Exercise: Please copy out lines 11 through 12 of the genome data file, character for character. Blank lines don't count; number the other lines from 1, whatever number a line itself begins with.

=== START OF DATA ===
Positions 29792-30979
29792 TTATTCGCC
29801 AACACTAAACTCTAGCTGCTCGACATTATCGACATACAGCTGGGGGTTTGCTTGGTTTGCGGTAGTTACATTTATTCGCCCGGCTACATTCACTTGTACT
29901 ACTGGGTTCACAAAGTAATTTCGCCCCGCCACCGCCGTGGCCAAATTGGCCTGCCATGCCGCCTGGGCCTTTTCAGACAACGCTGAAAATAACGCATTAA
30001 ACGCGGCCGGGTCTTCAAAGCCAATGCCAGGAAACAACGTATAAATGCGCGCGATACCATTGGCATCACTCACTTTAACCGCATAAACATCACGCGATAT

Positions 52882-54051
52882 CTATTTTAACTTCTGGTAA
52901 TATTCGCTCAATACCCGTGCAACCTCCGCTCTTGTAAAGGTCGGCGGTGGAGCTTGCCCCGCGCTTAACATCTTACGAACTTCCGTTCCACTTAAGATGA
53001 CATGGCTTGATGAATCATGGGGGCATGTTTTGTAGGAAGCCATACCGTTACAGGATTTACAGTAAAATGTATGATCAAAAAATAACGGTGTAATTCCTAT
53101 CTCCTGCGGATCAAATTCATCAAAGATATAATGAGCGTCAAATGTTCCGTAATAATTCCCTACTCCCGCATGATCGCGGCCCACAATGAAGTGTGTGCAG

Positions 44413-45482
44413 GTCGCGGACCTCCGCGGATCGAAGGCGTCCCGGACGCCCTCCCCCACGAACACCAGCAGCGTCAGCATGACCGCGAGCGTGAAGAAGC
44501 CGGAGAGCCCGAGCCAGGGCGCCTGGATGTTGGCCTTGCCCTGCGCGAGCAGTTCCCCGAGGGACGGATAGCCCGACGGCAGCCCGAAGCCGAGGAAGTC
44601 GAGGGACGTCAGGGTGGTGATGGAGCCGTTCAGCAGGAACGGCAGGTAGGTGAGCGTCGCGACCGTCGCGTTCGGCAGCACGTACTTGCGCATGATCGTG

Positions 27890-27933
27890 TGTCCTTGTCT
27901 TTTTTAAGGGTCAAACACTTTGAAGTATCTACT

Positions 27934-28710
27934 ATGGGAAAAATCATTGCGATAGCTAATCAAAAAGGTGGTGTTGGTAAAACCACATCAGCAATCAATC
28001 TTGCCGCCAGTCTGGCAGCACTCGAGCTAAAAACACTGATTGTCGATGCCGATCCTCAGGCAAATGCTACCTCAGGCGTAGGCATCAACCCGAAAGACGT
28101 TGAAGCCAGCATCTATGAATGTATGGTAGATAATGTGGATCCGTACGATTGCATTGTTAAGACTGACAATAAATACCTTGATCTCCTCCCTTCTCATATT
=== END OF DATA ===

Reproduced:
Positions 44413-45482
44413 GTCGCGGACCTCCGCGGATCGAAGGCGTCCCGGACGCCCTCCCCCACGAACACCAGCAGCGTCAGCATGACCGCGAGCGTGAAGAAGC